6. Finding Your Optimal Diet. 

Most have already done this already, but if you haven’t, establish a healthy diet of organic, non-GMO vegetables, meats, and limited grain and sugar. Some may need to follow a diet such as Ketogenic, low lectin, low histamine, low fodmaps diet, blood type or gluten free diet. Consult your doctor to find out if one of these diets would be beneficial for your overall health.

7. Healthy Aging with Genetic Analysis.  

Genetic analysis of genes involved in nutrition, methylation, detoxification, antioxidants, and neurotransmitters is valuable in discovering hidden weaknesses your body may have. Methylgenetic Nutrition Analysis pioneered a research study with 1000 Lyme patients which determined common genetic variants in the Tick borne illness population. (Do you have a link to the study or an article about it?) Discovering what your genetic variants can be very useful in supporting and maintaining health as you age. After the majority of infection has been cleared is the optimal time to begin optimizing your genetic health. 

8. Trauma Support. 

Dealing with a chronic illness can be extremely traumatic. Traumatizing events during this time can include: being alienated from friends and family, symptoms of chronic pain or debilitating fatigue, being dismissed from medical doctors who can’t diagnose you, financial stress from being unable to work, and dealing with the unknown of whether you will recover or not. These traumas are very real and there are numerous therapies to help you recover, such as Somatic Experiencing, EMDR, Annie Hopper-DNRS, Neurofeedback, and surrounding yourself with friends and family that support and believe you.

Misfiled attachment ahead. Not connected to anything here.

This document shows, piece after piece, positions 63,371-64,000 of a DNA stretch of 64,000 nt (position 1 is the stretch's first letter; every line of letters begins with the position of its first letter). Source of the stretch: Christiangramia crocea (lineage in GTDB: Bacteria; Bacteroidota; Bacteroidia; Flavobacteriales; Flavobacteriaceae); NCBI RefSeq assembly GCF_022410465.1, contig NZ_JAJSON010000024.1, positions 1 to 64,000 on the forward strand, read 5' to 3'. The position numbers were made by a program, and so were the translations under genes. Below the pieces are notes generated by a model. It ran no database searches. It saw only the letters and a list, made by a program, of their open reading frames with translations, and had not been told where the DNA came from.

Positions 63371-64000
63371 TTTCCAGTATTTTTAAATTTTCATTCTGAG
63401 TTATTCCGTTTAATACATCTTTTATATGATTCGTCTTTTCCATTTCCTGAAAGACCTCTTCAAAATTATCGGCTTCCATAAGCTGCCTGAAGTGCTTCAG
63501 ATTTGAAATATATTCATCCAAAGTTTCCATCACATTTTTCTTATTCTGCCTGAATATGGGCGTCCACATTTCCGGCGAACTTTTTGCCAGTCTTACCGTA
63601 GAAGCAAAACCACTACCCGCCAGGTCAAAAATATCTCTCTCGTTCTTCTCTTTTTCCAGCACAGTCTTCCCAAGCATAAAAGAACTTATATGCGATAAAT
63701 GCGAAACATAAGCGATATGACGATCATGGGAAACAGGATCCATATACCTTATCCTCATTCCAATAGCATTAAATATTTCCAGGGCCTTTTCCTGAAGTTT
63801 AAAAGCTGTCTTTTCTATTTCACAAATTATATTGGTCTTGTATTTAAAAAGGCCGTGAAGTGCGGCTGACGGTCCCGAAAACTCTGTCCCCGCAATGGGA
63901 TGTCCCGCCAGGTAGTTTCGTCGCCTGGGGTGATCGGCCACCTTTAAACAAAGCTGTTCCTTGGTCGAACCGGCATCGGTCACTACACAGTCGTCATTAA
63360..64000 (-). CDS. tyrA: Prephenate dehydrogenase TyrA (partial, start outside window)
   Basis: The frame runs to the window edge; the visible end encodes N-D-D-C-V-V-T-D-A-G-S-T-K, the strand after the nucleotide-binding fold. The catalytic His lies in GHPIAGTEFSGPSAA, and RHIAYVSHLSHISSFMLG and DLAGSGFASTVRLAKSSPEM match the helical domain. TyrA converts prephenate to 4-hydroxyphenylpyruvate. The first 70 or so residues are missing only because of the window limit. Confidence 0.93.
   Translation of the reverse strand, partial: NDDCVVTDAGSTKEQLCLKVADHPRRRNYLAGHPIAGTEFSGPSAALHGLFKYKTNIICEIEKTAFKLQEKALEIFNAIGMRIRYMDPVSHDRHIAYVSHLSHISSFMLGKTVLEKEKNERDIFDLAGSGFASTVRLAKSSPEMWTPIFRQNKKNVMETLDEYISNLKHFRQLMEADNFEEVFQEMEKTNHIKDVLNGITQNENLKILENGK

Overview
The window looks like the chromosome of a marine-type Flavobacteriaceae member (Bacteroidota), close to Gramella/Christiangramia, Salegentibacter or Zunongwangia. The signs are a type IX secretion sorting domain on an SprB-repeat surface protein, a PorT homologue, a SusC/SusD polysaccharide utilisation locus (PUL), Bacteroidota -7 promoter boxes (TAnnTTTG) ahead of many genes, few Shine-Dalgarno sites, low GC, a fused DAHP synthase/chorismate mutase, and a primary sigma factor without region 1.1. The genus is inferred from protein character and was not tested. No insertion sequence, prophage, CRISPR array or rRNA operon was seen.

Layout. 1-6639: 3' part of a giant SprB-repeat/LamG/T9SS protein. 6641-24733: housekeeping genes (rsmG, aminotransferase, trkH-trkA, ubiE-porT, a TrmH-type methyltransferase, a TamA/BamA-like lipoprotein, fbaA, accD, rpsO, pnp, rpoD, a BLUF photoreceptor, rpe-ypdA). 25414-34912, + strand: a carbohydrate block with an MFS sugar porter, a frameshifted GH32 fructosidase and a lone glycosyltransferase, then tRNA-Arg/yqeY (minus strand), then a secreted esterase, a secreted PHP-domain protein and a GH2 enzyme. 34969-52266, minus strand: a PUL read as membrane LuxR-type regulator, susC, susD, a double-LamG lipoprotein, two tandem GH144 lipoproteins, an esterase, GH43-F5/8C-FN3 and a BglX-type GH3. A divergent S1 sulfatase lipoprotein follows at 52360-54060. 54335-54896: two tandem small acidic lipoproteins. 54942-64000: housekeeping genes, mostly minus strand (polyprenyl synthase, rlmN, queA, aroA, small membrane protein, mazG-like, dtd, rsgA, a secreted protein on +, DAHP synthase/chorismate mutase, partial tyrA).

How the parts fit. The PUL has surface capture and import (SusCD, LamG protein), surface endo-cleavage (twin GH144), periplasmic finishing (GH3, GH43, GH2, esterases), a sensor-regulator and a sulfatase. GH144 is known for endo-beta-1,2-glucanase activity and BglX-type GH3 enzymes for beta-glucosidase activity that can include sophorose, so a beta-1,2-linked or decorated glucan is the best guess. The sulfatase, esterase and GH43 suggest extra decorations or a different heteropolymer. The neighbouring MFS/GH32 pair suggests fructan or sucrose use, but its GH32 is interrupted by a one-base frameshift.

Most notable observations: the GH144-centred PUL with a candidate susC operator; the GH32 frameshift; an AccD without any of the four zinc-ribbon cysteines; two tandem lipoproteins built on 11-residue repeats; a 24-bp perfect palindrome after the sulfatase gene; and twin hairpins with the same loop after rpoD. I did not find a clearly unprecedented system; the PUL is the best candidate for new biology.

9. Sleep. 

Good sleep is critical to maintaining a healthy nervous and immune system. If you are still dealing with insomnia, explore treatment options with your doctor. Options might include hormonal therapy, adrenal treatment, anti-microbial therapy, changing sleep habits. Sleep can be improved by using a blue light filter on your computer or phone or wearing glasses that filter the blue wavelengths. Exposure to high amounts of blue light can suppress the production of melatonin by the pineal gland. Ideally, avoid your phone or computer at least 2-3 hours before bedtime and turn off WIFI while sleeping. 

10. Optimize hormonal levels.

Mold toxicity and chronic illness can deplete your sex and adrenal hormones especially for those in their 40’s, 50’s and 60’s. Estrogen, testosterone, progesterone should be tested and optimized for resilience, mood, energy, sleep, maintaining lean body tissue, brain health, and anti-aging. 

10. Energize Your Life. 

For some who have been sick for years, the limitations placed on you may make you feel as if you missed out on life. It is natural for life to get smaller during this time. Now that you are having increased energy, it is a good time to celebrate, and symbolically bring in new energy to support your improved wellbeing. Ideas include:  take up a new hobby, get creative with art or writing, make some changes in your environment, paint your house, change up your furniture, plant a garden, take a nurturing vacation. 

In my practice, I see many former Type A people with Lyme, and I was also that person. By Type A, I mean those always pushing their limits or dealing with high stress for long periods of time. Navigating chronic illness teaches one to slow down, focus within, and listen to the body.